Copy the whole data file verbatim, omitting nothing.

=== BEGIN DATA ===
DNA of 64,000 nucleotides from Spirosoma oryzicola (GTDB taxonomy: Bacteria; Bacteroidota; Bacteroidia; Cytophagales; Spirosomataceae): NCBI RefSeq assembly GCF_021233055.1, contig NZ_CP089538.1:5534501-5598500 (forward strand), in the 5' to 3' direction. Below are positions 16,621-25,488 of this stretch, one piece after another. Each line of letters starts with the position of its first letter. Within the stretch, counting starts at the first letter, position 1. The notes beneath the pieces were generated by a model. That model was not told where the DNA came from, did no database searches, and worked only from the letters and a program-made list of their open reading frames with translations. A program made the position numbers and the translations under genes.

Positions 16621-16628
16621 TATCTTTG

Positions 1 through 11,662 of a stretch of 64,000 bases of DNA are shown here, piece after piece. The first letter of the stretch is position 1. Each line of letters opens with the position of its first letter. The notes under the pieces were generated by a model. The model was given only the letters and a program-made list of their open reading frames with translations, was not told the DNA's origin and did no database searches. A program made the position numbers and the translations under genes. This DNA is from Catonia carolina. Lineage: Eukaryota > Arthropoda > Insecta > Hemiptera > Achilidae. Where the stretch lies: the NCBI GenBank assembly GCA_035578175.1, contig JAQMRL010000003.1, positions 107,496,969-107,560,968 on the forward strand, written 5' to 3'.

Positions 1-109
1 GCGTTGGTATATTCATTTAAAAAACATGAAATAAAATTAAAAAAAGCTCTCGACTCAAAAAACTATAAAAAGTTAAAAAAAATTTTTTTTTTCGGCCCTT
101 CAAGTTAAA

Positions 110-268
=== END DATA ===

DNA of 64,000 nucleotides from Spirosoma oryzicola (GTDB taxonomy: Bacteria; Bacteroidota; Bacteroidia; Cytophagales; Spirosomataceae): NCBI RefSeq assembly GCF_021233055.1, contig NZ_CP089538.1:5534501-5598500 (forward strand), in the 5' to 3' direction. Below are positions 16,621-25,488 of this stretch, one piece after another. Each line of letters starts with the position of its first letter. Within the stretch, counting starts at the first letter, position 1. The notes beneath the pieces were generated by a model. That model was not told where the DNA came from, did no database searches, and worked only from the letters and a program-made list of their open reading frames with translations. A program made the position numbers and the translations under genes.

Positions 16621-16628
16621 TATCTTTG

Positions 1 through 11,662 of a stretch of 64,000 bases of DNA are shown here, piece after piece. The first letter of the stretch is position 1. Each line of letters opens with the position of its first letter. The notes under the pieces were generated by a model. The model was given only the letters and a program-made list of their open reading frames with translations, was not told the DNA's origin and did no database searches. A program made the position numbers and the translations under genes. This DNA is from Catonia carolina. Lineage: Eukaryota > Arthropoda > Insecta > Hemiptera > Achilidae. Where the stretch lies: the NCBI GenBank assembly GCA_035578175.1, contig JAQMRL010000003.1, positions 107,496,969-107,560,968 on the forward strand, written 5' to 3'.

Positions 1-109
1 GCGTTGGTATATTCATTTAAAAAACATGAAATAAAATTAAAAAAAGCTCTCGACTCAAAAAACTATAAAAAGTTAAAAAAAATTTTTTTTTTCGGCCCTT
101 CAAGTTAAA

Positions 110-268